I would like to focus on building soil fertility. We have hard clay soil here so my husband and I have worked hard at building raised beds or have dug out the hardpan and filled it with better soil. I started with an ‘premium’ garden mix (mushroom compost, black forest humus and horse manure) from a local nursery and have been trying to build on to that. I’ve added shredded oak leaves, horse manure, straw, and compost. I’m going to try the no-till method of lasagna gardening and see how that goes.

My question is about cover crops. What is that all about? I mean, I’ve read all about it and its many virtues but I’m not convinced that it is right for me. I’m in California so we can grow for most of the year and I just rotate my plants throughout the growing season. I don’t want to yank out my plants four weeks before the frost in order to sow seeds for cover crops, that would end my fall garden harvest. I suppose I could fit it into my succession planting schedule (which I’m terrible at) but don’t want to give up productive space. Also, even if I do mulch well to prevent weeds, it seems like a bad idea to purposefully plant weeds in your garden beds. The only advantage I can see would be planting grains and being able to harvest grains, but you’re supposed to kill them before they get to that point.

Is there some secret advantage to cover crops that I am missing? From what I have read it mainly serves as a way to fix nitrogen into the soil and add organic material. I add plenty of organic material and the manure is high in nitrogen, so I guess I just don’t see the benefit in all that planning and effort. Is this ‘green manure’ all that it’s cracked up to be?

I have the same reservations as Sabrina.  I don’t have room (or the inclination, really) for a great big garden.  And I don’t want to give up space in my garden to grow a cover crop.  And to be honest, I’m not johnny-on-the-spot when it comes to getting out there at exactly the right time to do much of anything in the garden.  I get around to what needs to be done, but sometimes there are more weeds than I’d like, or the beans are in kind of late, or I let some of the peas get past their prime before I get out to pick them.  I sure don’t want to worry about a cover crop seeding itself all over my garden to make more work and weeding for me.  But since I’ve never used them, and have pretty much let those reservations alone keep me from trying it out, I don’t have much experience with them.  So I went to veteran gardener David Schleicher, speaker and author of the book From Earth to Health (available through our affiliate link at Amazon.com) and asked him to answer Sabrina’s question.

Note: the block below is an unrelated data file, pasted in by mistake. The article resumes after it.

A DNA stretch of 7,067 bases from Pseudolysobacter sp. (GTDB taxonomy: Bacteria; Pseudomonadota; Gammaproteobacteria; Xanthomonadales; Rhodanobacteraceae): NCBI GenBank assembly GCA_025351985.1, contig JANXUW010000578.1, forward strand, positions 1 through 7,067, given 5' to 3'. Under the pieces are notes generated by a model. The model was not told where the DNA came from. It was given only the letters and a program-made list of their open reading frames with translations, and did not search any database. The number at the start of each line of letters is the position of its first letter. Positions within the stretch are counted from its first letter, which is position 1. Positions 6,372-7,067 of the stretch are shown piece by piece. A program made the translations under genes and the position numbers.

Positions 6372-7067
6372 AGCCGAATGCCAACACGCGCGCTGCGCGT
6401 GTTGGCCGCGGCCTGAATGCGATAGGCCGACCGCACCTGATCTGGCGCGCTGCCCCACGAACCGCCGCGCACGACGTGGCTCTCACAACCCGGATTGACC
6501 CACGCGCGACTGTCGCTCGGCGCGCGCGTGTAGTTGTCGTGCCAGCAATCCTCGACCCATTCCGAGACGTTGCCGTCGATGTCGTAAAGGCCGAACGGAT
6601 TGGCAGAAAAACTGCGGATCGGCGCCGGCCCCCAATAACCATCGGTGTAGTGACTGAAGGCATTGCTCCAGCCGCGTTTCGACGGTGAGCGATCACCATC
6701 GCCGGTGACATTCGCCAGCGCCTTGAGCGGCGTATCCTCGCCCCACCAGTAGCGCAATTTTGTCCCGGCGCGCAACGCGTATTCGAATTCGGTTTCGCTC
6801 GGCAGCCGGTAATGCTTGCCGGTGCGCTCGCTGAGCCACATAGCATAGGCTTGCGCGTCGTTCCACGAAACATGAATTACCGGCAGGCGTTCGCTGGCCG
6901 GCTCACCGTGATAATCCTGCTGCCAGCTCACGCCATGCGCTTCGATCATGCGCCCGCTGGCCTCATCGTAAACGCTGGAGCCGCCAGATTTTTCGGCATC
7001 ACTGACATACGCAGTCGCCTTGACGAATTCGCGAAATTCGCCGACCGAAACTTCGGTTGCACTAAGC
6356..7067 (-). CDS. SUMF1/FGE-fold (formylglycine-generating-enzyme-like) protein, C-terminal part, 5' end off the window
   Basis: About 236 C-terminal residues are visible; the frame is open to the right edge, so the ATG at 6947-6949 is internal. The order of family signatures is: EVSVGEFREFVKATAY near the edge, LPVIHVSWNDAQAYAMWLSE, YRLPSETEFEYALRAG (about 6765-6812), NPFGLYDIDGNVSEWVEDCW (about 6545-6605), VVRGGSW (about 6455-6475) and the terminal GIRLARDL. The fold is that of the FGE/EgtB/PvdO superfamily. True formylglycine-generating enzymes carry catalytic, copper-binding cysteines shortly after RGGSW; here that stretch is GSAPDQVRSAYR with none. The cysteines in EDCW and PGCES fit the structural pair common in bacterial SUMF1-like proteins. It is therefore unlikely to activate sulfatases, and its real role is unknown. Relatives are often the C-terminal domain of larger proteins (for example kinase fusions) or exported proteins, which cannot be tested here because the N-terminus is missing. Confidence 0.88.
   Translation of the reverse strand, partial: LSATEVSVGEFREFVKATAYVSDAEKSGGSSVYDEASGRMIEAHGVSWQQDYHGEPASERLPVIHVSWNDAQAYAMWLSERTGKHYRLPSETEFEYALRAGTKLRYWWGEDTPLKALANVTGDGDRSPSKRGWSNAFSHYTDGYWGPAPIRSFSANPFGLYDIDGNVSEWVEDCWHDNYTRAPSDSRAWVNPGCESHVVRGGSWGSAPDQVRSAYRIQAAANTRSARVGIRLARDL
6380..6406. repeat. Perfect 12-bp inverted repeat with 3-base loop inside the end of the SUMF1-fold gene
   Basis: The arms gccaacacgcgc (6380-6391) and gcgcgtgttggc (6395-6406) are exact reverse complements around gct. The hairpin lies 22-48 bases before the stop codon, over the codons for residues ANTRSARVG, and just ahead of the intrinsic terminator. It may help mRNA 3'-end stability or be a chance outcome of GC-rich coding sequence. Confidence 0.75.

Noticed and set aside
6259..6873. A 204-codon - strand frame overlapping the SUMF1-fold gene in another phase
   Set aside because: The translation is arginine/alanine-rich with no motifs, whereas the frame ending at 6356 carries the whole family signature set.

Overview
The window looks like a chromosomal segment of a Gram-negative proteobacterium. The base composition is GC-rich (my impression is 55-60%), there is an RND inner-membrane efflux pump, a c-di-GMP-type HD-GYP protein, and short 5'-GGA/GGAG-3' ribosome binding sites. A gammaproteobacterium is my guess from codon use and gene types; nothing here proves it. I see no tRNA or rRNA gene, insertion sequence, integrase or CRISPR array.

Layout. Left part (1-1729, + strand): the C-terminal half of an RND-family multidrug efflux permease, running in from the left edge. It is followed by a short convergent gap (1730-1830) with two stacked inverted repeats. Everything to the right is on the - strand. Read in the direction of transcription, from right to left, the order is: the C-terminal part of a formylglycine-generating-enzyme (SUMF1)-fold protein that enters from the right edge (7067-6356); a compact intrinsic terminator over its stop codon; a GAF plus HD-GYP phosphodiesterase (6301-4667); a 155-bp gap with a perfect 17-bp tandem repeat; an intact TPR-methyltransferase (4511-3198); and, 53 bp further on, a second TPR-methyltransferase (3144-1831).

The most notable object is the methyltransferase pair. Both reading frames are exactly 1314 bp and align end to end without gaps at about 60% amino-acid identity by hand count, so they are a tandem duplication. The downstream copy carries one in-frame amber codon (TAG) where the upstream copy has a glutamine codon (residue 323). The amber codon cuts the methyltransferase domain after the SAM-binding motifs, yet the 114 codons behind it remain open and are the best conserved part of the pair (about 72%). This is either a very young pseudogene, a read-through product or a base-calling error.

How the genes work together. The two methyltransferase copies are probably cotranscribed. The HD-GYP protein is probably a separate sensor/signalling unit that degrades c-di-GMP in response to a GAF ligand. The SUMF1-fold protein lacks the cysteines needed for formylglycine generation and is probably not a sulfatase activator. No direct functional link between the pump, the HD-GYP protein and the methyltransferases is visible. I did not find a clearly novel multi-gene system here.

Here is what Dave had to say about it:

I have experimented with cover crops in the past, but I do not use them now.  I think they may make sense on a farm, but not so much for a home garden.

The main advantage is to add humus and some nitrogen to your soil.  Most home gardeners can do this with compost. 

The disadvantages are the extra labor to seed, water, and fertilize the bed, ungerminated seeds coming up during the following crop, added risk of bugs (armyworms and cutworms in my case), and the loss of time in the spring waiting for the cover crop to decompose.  I also found it to be a deer magnet during the winter. 

Dave

I think Sabrina is on the right track with what she is currently doing to build good, healthy, humusy soil.  That’s exactly what we did here at Aspendale Farm.  We started with beach sand that wouldn’t even grow grass and just built soil on top of it by adding lots of organic materials in spring and fall, and on an as-needed basis.  In our fifth gardening season here, we have  lovely, rich, black dirt and get nice, healthy, prolific crops from it!

Continue to add all that great organic material to your garden every year, and if you can, add a little more compost in between successive plantings.  If you keep at it you’ll end up with a lovely, crumbly, black, healthy soil that you and your plants will love!

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Click on the link to our Recommended Reading page to check out Dave’s book From Earth to Health on Amazon.com!

 

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Japanese Green Bean Stir-Fry with Soba Noodles

Yes, I ate half my serving before taking the photo. I just couldn’t help myself. Hmmm… stop eating this delicious bit of heaven to go find my camera? Or go retrieve said camera and let it get cold? I opted for eating half and letting half get cold.

As I’ve mentioned numerous times on Small Home Farm Radio, my daughter Cecily loves to experiment in the kitchen. (I think she gets that from her Mama, if I do say so myself!) And she loves to cook with new, different ingredients – especially is they’re a little healthier than your average, every-day supermarket fare.

It’s green bean season here at Aspendale Farm, and Cecily is apparently a little tired of me repeatedly grilling the green beans in their oh-so-fabulous! marinade of olive oil, garlic, and rosemary. I could eat them like candy grilled like that. But she wanted something different. So she scoured some cookbooks for ideas and threw together a few different ingredients to make what turned out to be a fabulous stir-fry that we all agree is a definite keeper!